• 21oil_dot_method
the art of oil filters
I then proceeded to the “Oil Dot Method” of adding various assorted filters to the model. This is an intimidating step for some modellers; I have often heard comments like “Oh I don’t want to risk ruining my whole paint job!”—but the truth is that it’s a lot easier and less risky than you might think if you plan correctly.

There are three keys to a successful application of this technique:

* 1. Choose the right colors stay away from “normal” weathering wash colors like Raw Umber or Black; what you want are the primary colors like Red, Blue, Yellow, and sometimes, White. The combinations of these will give you all other Secondary hues: Green, Purple, Orange, etc.

* 2. The proper amount all you really need is a small dab of paint—notice the distribution and amount of paint I have applied in the photo. I have tried to get a relatively even distribution of all colors, in small amounts-in most cases, merely a thin smear of the color.

* 3. Use a LOT of thinner use a wide brush and scrub, scrub, scrub away at the colors until they virtually disappear beneath the brush. Clean the brush if necessary. What you want is a barely-there thin patina of unexpected hues that subtly filter the base colors; they are indeed almost unnoticeable, but can add a great deal of depth to the base colors. Make sure you have adequately “dissolved” all of the individual dots; you don’t want a noticeable splotch of strange color left behind! (You can actually see some yellow blotches on my photos before I corrected them—easy enough to do.)

Once that step was finished, I added some more painting details; picking out some flat spots in the zimmerit where it looked like the zimmerit had been abraded—I painted them the same light grey as previously used to outline the chips, and washed them with Raw Umber.

I then started about doing pin washes all over the entire model, applying either Black oil or Raw Umber with a fine tipped brush on every seam, and around every detail. After this, I applied “chipping” by dipping a torn piece of fine grey packing foam into a palette of Raw Umber and Black oil paint mixed with steel, and then, after dabbing most of it off onto a paper towel, applying it to the model on high spots and edges. This is easy to overdo; again, it can be a somewhat intimidating step but if you follow the “less is more” maxim, you’ll find yourself with a nice “beat up” look to your finish. This can be done with Scotch Brite sponge as well, or even with an old brush. The tools received a somewhat heavier treatment than the hull.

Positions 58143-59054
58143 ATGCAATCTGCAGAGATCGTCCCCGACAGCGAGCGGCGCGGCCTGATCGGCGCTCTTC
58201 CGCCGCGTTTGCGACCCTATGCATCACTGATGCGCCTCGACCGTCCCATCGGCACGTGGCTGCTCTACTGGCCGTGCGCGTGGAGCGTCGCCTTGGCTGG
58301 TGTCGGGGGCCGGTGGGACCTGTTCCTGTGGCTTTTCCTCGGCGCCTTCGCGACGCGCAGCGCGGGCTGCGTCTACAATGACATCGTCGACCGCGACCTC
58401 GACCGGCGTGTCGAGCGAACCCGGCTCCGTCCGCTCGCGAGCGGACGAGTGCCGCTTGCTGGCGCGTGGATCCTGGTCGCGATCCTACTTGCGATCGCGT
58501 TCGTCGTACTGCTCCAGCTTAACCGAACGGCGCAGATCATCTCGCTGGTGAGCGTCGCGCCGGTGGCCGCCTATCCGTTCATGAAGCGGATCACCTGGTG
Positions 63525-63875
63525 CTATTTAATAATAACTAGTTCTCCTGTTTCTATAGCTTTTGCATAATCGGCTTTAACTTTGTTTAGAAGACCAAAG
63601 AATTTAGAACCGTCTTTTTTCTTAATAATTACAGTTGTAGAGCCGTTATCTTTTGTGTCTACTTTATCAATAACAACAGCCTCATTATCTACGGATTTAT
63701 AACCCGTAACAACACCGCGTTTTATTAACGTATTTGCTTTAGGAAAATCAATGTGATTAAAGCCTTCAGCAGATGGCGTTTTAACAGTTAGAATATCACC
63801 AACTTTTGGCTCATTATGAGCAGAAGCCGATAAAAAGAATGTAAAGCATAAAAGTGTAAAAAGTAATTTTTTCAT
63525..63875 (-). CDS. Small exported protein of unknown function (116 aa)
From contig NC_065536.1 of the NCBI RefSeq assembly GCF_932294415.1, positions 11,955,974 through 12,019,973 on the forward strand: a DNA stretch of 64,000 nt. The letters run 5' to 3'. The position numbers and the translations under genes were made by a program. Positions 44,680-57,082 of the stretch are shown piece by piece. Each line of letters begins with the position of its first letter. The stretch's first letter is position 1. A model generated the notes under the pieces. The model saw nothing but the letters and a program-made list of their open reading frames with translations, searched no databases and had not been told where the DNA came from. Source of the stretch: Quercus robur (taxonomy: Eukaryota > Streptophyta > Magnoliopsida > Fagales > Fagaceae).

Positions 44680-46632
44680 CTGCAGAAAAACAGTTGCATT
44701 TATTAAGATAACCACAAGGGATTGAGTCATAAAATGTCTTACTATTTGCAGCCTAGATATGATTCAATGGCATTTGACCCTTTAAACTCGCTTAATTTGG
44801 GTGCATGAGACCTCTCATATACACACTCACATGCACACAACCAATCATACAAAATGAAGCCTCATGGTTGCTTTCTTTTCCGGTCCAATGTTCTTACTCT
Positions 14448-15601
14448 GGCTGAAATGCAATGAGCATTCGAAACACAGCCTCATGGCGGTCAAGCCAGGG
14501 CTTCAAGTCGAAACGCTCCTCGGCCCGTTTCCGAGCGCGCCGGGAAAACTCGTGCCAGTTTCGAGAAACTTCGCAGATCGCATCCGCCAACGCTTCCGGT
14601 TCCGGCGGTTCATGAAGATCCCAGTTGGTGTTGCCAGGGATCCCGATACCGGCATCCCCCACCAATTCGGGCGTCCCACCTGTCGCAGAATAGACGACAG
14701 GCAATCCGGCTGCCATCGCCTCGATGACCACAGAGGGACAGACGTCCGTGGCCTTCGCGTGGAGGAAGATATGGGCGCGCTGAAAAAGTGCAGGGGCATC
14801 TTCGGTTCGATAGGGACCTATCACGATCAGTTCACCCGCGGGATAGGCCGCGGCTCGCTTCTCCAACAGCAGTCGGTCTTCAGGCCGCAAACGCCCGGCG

I added the spare wheels on the rear, choosing to paint them in primer red only because I saw someone else depict them this way and thought they looked cool. Of course, don’t forget--you wouldn’t weather the rims with steel!

  • 23_final_weathering
  • 23_final_weathering_2
  • 22_chipping
  • 21_oil_dot_method_2_

About the Author

About karl logan (thedoog)

I am a professional musician, and have been a featured author in Finescale Modeler magazine, in Jan 08, Nov 08, Dec 08, and Jan 09. I am also featured in a special issue called "Essential Techniques for the Model Builder". I have won several IPMS "Best of Show" awards, and "Best of the Master Mod...


Glad you all are enjoying the feature! Thanks for all your comments and compliments! I do appreciate you taking the time to leave them!
APR 20, 2008 - 05:26 PM
Although I don't build Germen armour, I do have to say you've done an excellent job on the kit and the article. Thanks for taking the time to write it and sharing it with everyone.
APR 20, 2008 - 05:32 PM
Excellent job, Karl. The finishing of the tracks is especially interesting. Thanks for your time and effort making the article.
APR 22, 2008 - 11:40 PM
Thanks, Dave! You too Jesper!!
APR 26, 2008 - 09:30 AM
Doog great job as always.I am going to practice the oil dot method on an old panther I have will let you know how it comes out, good or bad.
APR 26, 2008 - 09:36 AM
Looking forward to those results, Steve!
APR 26, 2008 - 09:37 AM
Karl, A first rate piece of ART!!! You've captured the look and ruggedness of that beast of a tank. My favorite tank happens to be the Strumtiger and as Steve mentions, "and since that beast isn't entirely dissimilar to your Grizzly", I just had to go out and add one to my stash. Excellent article with plenty of great photos. This is exactly why I come here to ARMORAMA. Thank you so much for taking the time to share your build with all of us out here on the net. I will be trying some of your techniques on my builds. I especially like your use of figures on your builds. This adds life and scale to your subject vehicle making it all the more interesting. TOTOALLY INSPIRATIONAL. . . Keep up the excellent work! -Eddy
APR 27, 2008 - 11:43 AM
Karl, Awsome job, it is always great to read how you guys pull off those great builds. I am slowly trying to intigrate your techniques to my projects. Thanks for shareing with the rest of us.
APR 27, 2008 - 10:16 PM
Thanks Andrew and Eddy! As long as people appreciate them and I can continue to share this great hobby with you all, I'll continue writing these features! Thanks for the kind comments!
APR 28, 2008 - 08:09 AM
Doog, Finally had some time to catch up on reading and posts. Love the article and I really liked the detail in it. Thanks!
MAY 14, 2008 - 06:40 AM